Kelden, did anything about your discussion with your daughters about your transition surprise you?
Kelden: "The very first time I told her, she was younger. But this go around, I was surprised there was no opposition. Even though she was an adult now, I still didn't think she would embrace it the way that she has. I never imagine that she'd be able to call me dad. I was totally, totally surprised that she's raising my grandson to recognize me as his grandpy."
What do you think will be the reaction to the episode? Do you think friends and family will reach out, do you have any expectations for the feedback you're going to get from it?
Kiara: "I'm actually surprised that it's getting so much attention from my family and friends. I'm still really nervous for them to see it. I really don't know what their reaction will be. It may be positive, some people might have negative feelings, but hopefully people will see that we've been going through a lot more than what they've known. That the emotions are different than what they know, and if anything they'll have a better understanding of my dad's transition in general. Even if they don't like the show, they'll still get something out of it. Some kind of insight."

"For me, I think that because my family is very faith, Christian based, we were brought up with very strict religion. It's been a conflict with my family, my cousins, and some of my aunts, as far as our faith and my transition. And I think for them, they didn't recognize just how much this is who I am as a person. Not just a phase I was going through, and not just a fad, not just something that was temporary. So with them seeing it, even seeing the previews, I'm starting to hear more in them that they understand. They understand that I'm Kelden, I'm their male cousin. "And it's not so much of them shunning me now, because this isn't the way we were raised, or how we were taught. Now I'm able to be Kells, the man that I am, and they're seeing this in a different light. I'm still a good parent, I'm still a Christian, I'm still all of that. It's just, my gender changed. So, the show has taught my family, put it all in perspective, and they realized I'm not a bad person."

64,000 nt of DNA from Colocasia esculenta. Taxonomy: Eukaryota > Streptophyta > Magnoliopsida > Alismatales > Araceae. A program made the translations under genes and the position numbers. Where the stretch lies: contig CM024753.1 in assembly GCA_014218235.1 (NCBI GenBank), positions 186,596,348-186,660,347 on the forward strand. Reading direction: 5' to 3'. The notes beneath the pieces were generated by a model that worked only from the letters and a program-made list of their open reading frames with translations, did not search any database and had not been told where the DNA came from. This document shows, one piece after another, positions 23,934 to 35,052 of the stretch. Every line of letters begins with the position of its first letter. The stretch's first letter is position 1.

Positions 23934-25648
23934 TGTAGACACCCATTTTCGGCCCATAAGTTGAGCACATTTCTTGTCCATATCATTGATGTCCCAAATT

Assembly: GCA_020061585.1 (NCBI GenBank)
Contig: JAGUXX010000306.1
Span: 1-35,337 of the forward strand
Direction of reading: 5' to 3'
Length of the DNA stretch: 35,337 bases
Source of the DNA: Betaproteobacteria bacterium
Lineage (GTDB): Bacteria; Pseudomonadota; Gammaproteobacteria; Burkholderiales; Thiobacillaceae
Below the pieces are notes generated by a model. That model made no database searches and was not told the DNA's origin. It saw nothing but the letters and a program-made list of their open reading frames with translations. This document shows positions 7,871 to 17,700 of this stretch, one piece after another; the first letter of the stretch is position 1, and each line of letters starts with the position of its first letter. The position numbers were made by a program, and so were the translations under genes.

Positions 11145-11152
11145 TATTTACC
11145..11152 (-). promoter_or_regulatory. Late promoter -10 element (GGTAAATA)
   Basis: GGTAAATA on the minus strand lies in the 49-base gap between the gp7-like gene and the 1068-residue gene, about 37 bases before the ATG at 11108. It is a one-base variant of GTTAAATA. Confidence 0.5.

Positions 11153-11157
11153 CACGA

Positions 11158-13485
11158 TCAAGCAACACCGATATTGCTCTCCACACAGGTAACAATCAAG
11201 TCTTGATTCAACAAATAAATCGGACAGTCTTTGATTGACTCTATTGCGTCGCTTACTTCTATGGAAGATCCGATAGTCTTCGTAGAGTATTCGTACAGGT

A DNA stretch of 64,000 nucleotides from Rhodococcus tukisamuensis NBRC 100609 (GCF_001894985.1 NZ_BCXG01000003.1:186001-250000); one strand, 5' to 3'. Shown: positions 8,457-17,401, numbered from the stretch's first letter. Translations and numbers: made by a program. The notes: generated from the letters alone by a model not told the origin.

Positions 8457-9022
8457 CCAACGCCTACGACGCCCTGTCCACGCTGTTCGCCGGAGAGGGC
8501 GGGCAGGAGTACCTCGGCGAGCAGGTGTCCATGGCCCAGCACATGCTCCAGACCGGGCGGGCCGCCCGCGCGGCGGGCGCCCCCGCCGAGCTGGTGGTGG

More from TV

R29 Original Series